There’s also a two-player skirmish mode, where players command their armies using the same order cards, but instead of a blind draw, players get to choose their orders.

Lucky or skillful? Seems like a good mix of luck and skill. Players need to have a strategy, but sometimes the armies can do surprising things.

Abstract or thematic? The theme is strong. The different animalfolk behave in different ways, and the players must influence the armies in a subtle way. The illustrations are really charming.

Solitaire or interactive? Fairly usual co-op in this regard: players must co-operate to do well, but there’s nothing to stop one player from dominating the game. The game also works as a solitaire game, there’s no hidden information between players.

Players: 1–4. There’s a good balance: players get a total of four cards per turn. In solo game, you get four cards and can do more, but have to spend more cards moving around. With more players, you can split the responsibilities, but have less means per player to actually achieve something.

Who can play? Age recommendation is 14+. There’s no particular reason why younger players couldn’t participate, but for smooth gameplay, having an experienced adult controlling the armies is a good idea.

What’s to like: The peaceful premise is something I haven’t seen before; the campaign mode keeps the game interesting; the art is lovely.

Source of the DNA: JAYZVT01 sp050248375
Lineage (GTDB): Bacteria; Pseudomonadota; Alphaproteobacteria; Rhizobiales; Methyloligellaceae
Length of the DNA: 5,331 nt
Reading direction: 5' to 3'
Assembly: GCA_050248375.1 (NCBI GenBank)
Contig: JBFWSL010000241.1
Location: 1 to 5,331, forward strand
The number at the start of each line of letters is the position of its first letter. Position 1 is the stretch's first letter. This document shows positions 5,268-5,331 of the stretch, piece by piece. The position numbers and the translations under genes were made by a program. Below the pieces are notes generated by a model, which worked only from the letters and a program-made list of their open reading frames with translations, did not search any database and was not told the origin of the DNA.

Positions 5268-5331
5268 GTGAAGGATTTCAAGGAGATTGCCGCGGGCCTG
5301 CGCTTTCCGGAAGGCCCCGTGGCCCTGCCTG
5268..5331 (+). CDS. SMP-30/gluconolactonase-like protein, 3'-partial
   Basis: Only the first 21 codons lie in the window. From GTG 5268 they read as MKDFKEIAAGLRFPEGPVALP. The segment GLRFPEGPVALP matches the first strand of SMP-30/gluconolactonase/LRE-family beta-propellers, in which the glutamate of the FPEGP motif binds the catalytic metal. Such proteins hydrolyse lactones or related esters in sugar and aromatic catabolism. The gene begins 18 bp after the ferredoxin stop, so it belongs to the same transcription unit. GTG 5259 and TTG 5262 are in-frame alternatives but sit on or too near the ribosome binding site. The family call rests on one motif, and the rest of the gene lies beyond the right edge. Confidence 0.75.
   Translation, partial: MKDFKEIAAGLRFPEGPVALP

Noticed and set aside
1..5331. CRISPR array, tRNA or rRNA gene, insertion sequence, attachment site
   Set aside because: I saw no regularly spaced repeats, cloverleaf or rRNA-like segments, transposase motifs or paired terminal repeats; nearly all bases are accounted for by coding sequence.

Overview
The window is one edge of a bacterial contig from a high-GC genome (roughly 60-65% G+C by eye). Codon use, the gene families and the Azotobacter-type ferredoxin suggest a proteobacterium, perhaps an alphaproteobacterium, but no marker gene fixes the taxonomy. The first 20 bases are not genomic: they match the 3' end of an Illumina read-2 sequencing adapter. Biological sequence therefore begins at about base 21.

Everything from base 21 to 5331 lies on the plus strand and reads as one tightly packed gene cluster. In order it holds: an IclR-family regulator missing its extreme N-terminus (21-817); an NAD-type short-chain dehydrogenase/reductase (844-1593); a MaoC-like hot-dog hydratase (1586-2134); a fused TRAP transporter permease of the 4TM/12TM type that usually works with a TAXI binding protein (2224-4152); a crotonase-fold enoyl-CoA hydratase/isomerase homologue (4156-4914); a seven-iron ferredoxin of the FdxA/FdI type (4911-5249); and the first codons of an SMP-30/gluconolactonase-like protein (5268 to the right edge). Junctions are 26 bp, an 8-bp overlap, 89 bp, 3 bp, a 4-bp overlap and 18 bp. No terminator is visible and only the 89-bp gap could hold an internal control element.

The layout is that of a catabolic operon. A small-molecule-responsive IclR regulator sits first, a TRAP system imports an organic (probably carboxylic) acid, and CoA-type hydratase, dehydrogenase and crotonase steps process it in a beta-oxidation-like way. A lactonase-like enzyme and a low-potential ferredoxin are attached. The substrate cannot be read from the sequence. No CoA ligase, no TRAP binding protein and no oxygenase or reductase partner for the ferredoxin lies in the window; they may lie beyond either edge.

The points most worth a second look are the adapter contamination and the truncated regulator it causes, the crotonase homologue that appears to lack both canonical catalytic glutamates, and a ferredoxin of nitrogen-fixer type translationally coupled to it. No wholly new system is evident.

What’s not to like: It’s a co-op campaign, so if you don’t like that, this may not change your mind.

My verdict: I generally don’t like co-op games or campaign games. Pandemic Legacy was really thrilling at first, but we never finished the campaign. Mechs vs Minions was more successful: I played the whole campaign. Dawn of Peacemakers is more Mechs vs Minions than Pandemic Legacy to me.

Having players put in between two opposing forces, trying to keep them in check, is a brilliant idea. The peacemakers can be quite cynical and even violent, but the goal is interesting and unique in my collection. As the gameplay goes, it’s an interesting puzzle to figure out the way to reduce the motivation for the armies enough, but not too much.

On the scale of Enthusiastic, Suggest, Indifferent or Avoid, Dawn of Peacemakers gets Suggest from me right now, with potential for Enthusiastic. I will definitely back this game.

Dawn of Peacemakers components



Deja-vuI played Deja-vu at the local board game cafe. How very convenient!

The gameDeja-vu by Heinz Meister, published by Amigo (and several other publishers) in 2017.